Yamaha Viking vs Polaris Ranger Comparison

You’re a landowner or rancher, and want a vehicle to assist in your responsibilities around your property. Maybe you’re a hunting guide, and want to drive a dependable off-roading machine that will safely carry your gear and clients. It’s clear that a UTV will do the job. However, with so many brands entering the UTV manufacturing space, how do you pick the right one? Especially between a Yamaha Viking vs Polaris Ranger?

No matter the reason for wanting a new UTV, it’s important to do your research. While all vehicle manufacturers make UTVs to be user-friendly, some models may be more suitable for work than others. 

You may have heard of the Yamaha Viking or the Polaris Ranger – two high-class UTVs that have earned excellent reviews. Keep reading for our in-depth comparison of the Yamaha Viking vs Polaris Ranger. 

Yamaha Viking vs Polaris Ranger Overview

Utility Terrain Vehicles (also known as UTVs or side-by-sides) are working or recreational vehicles known for their side-by-side seating, immense payload capacity, and hauling capabilities. They are easy to drive because of their similarities to a car or truck. UTVs provide safety features that aren’t matched by a traditional ATV (All-Terrain Vehicle). 

Yamaha Viking EPS 2021

Yamaha Viking

Yamaha began producing motorized vehicles in 1955. While it is a Japan-based company, they have many factory locations in the U.S. 

Any Yamaha-built UTV is best known for its sleek design, easy driving and comfort. Yamaha customers admire the company’s superior reputation, and their focus on technological advancement. 

Polaris Ranger 1000 3-seater

Polaris Ranger

Polaris Inc. was founded in 1954. Polaris products have become known for their presence in the outdoor industry, and build their products with safety and ethics in mind. 

This means that the Polaris Ranger is an American-made UTV manufactured with minimal bells and whistles. It gets the job done with ample storage space, a powerful engine, and a budget-friendly price point. Polaris designs and builds most Rangers in the Midwest. 

The reputation of these two companies is very good. Your UTV purchase decision will ultimately come down to your specific needs, and the models that the brands have designed with those needs in mind. 

Feature Comparison 

When looking for the right UTV to fit your lifestyle, there are a handful of distinct differences that you need to consider. For the sake of this review, most specs are in reference to the mid-level Polaris Ranger XP 1000 and the Yamaha Viking EPS, although the larger and more specialized models will be mentioned for the purpose of transparency and education. 


The Polaris Ranger comes as small as Youth size and as large as Crew edition, which will hold up to six passengers.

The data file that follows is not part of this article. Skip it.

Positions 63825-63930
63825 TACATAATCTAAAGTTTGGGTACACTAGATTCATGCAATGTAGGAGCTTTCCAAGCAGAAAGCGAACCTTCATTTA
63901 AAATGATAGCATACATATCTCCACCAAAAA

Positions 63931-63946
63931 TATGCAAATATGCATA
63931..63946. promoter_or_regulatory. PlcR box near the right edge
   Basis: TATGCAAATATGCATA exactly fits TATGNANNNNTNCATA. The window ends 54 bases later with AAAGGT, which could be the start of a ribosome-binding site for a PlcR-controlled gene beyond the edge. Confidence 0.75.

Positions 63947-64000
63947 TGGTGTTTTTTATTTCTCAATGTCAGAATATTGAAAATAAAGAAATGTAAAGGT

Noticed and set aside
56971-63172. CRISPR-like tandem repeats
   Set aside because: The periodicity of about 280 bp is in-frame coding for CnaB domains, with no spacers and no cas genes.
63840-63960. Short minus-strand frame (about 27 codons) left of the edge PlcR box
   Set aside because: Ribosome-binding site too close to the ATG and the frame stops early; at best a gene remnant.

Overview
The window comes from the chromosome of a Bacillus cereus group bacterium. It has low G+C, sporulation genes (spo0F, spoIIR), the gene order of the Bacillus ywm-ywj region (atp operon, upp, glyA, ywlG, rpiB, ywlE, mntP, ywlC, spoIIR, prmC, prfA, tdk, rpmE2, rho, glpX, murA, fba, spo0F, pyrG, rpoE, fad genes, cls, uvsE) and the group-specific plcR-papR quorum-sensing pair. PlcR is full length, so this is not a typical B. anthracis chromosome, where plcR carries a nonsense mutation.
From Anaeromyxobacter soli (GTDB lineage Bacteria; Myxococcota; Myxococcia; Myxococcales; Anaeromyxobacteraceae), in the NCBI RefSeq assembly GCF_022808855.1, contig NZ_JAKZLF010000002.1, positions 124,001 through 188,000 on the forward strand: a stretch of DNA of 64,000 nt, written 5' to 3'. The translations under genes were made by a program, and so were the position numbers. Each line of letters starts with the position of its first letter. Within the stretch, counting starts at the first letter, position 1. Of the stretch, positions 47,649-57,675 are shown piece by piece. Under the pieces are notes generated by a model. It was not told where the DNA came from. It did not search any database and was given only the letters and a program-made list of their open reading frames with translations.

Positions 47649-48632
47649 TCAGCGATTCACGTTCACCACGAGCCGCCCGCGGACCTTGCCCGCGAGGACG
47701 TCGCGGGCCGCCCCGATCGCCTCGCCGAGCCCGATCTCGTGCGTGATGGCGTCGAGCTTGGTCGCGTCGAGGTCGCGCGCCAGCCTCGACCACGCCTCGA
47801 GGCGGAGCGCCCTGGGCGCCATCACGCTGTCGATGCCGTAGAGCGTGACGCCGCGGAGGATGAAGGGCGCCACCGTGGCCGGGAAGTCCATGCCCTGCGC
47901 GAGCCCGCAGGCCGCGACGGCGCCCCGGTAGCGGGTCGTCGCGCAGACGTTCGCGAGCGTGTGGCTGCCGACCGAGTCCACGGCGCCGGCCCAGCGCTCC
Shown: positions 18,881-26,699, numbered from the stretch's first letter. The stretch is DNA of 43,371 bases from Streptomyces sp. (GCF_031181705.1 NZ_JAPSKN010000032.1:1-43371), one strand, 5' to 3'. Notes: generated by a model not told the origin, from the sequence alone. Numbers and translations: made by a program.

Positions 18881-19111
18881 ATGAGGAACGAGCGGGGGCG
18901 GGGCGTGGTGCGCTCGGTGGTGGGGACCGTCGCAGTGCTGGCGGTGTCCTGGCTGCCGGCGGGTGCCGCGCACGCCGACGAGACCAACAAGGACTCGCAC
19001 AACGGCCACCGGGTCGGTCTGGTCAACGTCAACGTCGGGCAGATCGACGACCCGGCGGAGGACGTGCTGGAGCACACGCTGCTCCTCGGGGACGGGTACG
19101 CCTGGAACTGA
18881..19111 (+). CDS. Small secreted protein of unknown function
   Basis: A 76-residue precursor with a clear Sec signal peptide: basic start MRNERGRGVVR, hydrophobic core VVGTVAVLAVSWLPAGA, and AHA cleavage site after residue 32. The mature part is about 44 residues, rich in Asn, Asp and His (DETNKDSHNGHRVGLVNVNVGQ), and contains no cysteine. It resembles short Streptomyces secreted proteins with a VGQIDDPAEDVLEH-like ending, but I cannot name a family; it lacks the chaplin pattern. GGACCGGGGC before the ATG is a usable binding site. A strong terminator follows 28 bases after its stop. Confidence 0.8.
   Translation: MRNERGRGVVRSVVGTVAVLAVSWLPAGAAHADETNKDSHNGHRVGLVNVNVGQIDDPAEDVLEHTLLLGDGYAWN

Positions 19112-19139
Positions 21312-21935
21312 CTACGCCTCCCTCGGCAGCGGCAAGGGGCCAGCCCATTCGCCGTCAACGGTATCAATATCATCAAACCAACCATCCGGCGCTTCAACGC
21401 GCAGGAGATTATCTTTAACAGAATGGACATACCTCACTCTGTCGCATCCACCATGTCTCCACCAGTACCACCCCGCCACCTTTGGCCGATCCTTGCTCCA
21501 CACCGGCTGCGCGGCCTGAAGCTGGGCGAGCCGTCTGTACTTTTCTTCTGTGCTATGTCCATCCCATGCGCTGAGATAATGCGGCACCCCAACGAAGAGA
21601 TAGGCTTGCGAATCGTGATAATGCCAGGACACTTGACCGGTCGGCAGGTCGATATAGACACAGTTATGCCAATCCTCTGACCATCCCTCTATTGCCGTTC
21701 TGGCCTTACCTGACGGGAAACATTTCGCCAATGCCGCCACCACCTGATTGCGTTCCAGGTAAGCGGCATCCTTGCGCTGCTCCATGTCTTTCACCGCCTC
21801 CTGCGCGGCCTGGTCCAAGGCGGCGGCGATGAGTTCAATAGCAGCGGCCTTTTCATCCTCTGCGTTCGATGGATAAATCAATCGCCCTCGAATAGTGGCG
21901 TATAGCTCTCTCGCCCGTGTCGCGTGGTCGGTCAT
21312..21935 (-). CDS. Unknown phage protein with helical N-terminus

Depending on the model, the Polaris Ranger is designed with a ground clearance of 12-13 inches, which makes it ideal for your off-roading adventures. 

If you’re looking for a group-friendly option but are not ready to commit to a vehicle the size of the Polaris Ranger Crew, the Yamaha Viking is a great fit. The side-by-side has pass-through 3-person bucket seating that is slightly off-set, giving passengers enough shoulder room to ride comfortably.

When it comes to how the Viking is sized for work tasks, the sleek body was designed with farm chores in mind. The width is sized to avoid crop row damage when managing tasks out in the fields. It also is built with a ground clearance of 11.8 inches, which makes it competitive with the Ranger. 


The standard 2021 Polaris Ranger 1000 model offers a 999cc, liquid-cooled four-stroke, eight-valve fuel-injected engine. 

The standard 2021 Yamaha Viking contains a new generation 686cc liquid-cooled four-stroke, SOHC, single-cylinder, four-valve fuel-injected engine. This means the standard 686cc was improved by adding a little more power and additional cooling mechanisms. Though the single-cylinder Viking is not the fastest machine on the market, the 686cc is highly dependable. As a ranch or work vehicle, it excels at lower speeds. 

Payload and Towing Capacity

The Polaris Ranger is a tough little machine, with a 2,500-pound towing capacity and 1000-pound bed capacity. With a 1,290 – 1,920 pound payload capacity, it can truly haul or tow whatever you might need during the job. 

The Yamaha Viking can handle up to 600 pounds in bed capacity, which it distributes and carries effectively. Though it does not boast the highest payload capacity of the UTV lineup, it can handle its max quite comfortably. It also maintains a towing capacity of 1500 pounds. 

Vehicle Suspension

The Polaris Ranger is built with an independent double A-arm suspension in both the front and the rear. Improvements have been made over the years to quiet down the spring and shock absorption system.